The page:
CanJam SoCal 2016: A Sine of the Times for Audeze
The big news coming out of Audeze was all about Sine — their new $449 on-ear fold-flat planar magnetic headphone. Another partnership with BMWDesignWorksUSA, the Sine is a sexy little beast and incorporates Audeze’s latest thinking around Fazor technology, Fluxor magnet arrays, and Uniforce diaphragms. This is what “trickle-down tech” looks like, folks, and it’s fiiiiiine.
The headphones sound great, which wasn’t surprising. No, what surprised me most was the cable.
Tyll Hertsens over at InnerFidelity has been banging on about Apple’s controversial and probably immanent change over from a 3.5mm audio jack to an all-digital/only-digital output on their upcoming iDevices — like the iPhone 7, perhaps. I’m with Tyll — the change is coming. The problem, however, is what that means for headphones. Right now, all the amplification and digital-to-analog conversion circuitry required to make the iDevice make actual sound are on the iDevice. Dropping the 3.5mm jack in favor of a Lightning connector means that the iDevice in question can save space and, probably, save power (i.e., improve battery life), but all that “making it make sound” stuff still has to happen somewhere. Enter the Cipher Cable.
I have no idea if this is the wave that will bring the future into the now, but Tyll makes a compelling point — if audio is to evolve in ways that will be interesting (i.e., monetizable) for Apple et al, pushing more and more tech into the ecosphere (e.g., headphones) is a great way to go about it.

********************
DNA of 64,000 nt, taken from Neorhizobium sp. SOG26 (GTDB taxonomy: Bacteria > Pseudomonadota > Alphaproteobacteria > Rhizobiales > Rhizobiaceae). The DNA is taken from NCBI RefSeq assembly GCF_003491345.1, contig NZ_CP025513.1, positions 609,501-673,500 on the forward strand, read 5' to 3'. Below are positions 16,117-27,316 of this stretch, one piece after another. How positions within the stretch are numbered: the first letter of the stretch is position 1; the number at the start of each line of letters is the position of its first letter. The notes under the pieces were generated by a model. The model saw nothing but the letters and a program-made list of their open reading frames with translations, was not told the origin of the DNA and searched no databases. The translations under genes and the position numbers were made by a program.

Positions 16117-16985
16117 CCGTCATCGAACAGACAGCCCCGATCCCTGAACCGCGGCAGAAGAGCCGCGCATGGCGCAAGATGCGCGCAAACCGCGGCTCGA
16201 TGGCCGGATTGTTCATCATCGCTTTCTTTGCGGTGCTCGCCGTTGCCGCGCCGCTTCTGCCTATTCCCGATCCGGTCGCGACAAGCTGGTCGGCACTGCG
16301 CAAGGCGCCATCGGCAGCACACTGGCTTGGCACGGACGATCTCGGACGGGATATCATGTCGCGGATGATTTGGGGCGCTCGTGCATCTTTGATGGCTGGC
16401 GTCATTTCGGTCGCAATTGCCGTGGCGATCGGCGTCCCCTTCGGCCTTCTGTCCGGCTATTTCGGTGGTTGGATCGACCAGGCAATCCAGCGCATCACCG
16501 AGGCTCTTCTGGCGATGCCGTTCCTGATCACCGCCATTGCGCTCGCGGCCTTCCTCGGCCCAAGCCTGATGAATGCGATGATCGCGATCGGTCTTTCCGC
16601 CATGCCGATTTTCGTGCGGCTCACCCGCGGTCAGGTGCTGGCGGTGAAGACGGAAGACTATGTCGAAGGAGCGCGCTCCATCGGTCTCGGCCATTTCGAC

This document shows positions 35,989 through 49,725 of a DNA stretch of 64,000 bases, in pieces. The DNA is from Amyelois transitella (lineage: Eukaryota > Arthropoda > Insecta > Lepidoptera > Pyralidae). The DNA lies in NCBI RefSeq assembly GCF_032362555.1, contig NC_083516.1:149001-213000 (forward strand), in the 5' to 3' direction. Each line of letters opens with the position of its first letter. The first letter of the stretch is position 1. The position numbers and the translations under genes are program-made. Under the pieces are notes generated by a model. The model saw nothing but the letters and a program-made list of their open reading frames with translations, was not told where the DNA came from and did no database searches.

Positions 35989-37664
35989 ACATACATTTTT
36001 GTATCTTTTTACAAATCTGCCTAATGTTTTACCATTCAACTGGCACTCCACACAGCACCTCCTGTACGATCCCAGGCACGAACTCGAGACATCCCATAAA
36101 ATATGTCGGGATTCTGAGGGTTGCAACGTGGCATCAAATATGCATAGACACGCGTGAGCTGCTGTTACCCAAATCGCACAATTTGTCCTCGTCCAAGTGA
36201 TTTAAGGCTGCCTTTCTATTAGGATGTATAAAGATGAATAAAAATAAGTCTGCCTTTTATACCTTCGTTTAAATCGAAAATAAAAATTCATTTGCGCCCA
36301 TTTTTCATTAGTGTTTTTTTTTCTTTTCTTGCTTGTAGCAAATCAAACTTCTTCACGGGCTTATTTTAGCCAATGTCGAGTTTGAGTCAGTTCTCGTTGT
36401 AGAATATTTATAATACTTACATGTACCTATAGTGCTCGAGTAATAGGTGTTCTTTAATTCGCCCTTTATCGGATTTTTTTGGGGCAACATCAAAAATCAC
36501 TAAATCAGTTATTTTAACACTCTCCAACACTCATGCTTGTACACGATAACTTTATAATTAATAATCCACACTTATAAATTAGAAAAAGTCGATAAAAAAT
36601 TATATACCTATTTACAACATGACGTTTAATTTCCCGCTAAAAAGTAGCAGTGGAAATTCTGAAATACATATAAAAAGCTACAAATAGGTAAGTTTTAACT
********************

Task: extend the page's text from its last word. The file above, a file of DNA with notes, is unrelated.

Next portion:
What else is new at Audeze? Well, how about everything?
I spent a few minutes talking with Mark Cohen of Audeze, and he mentioned that we’re now about 3 months into a whole new LCD Series revision, one that applies across the line — LCD 2, LCD 3, LCD X and LCD XC (the LCD 4, interestingly, already has these updates — and is likely the source of them). The changes are incremental, according to Cohen, substantial enough to warrant the move, but hard to discern without direct A/B comparisons.
Except for the XC. That one you might be able to hear directly. There’s a new LC filter network in the XC that addresses the mid-bass boost that can has (due to it’s closed-back nature), which brings the newest XC’s much closer to the sound of the open-back X. And by “closer”, Cohen means, “almost indistinguishable”.
Also new — the EL-8. This headphone suffered a bit on launch, at least on Head-Fi (and in the press), especially due to the expectations that were not precisely set. To wit: the EL-8 is most emphatically not a cheap LCD. Different can. Different goal. Different sound. With that out of the way, the EL-8 as it’s currently shipping, has an entirely new connector, with better magnets (and a latching mechanism to hold them in place), as well as a new diaphragm and magnet structure. The difference between this EL-8 and the one I have? Cohen says: “It’s not night and day. More like mid-afternoon and night.” Well put!
Also on deck, the magnificent LCD-4, with a massive magnet structure and gorgeous tonal texture — and, perhaps even more importantly for melon-headed freaks like yours truly, a headband that doesn’t actively squeeze snot out of my head. Look, it’s still snug, but while the new headband looks a lot like the old, that new carbon-fiber arrangement really takes the pressure off without sacrificing the seal. For die-hard fans of the Audeze house sound, I think the high-price tag for the headphone ($3,995) may well be worth it for the fit alone.
Also on Deck was the Deckard and The King, both of which we’ve covered elsewhere.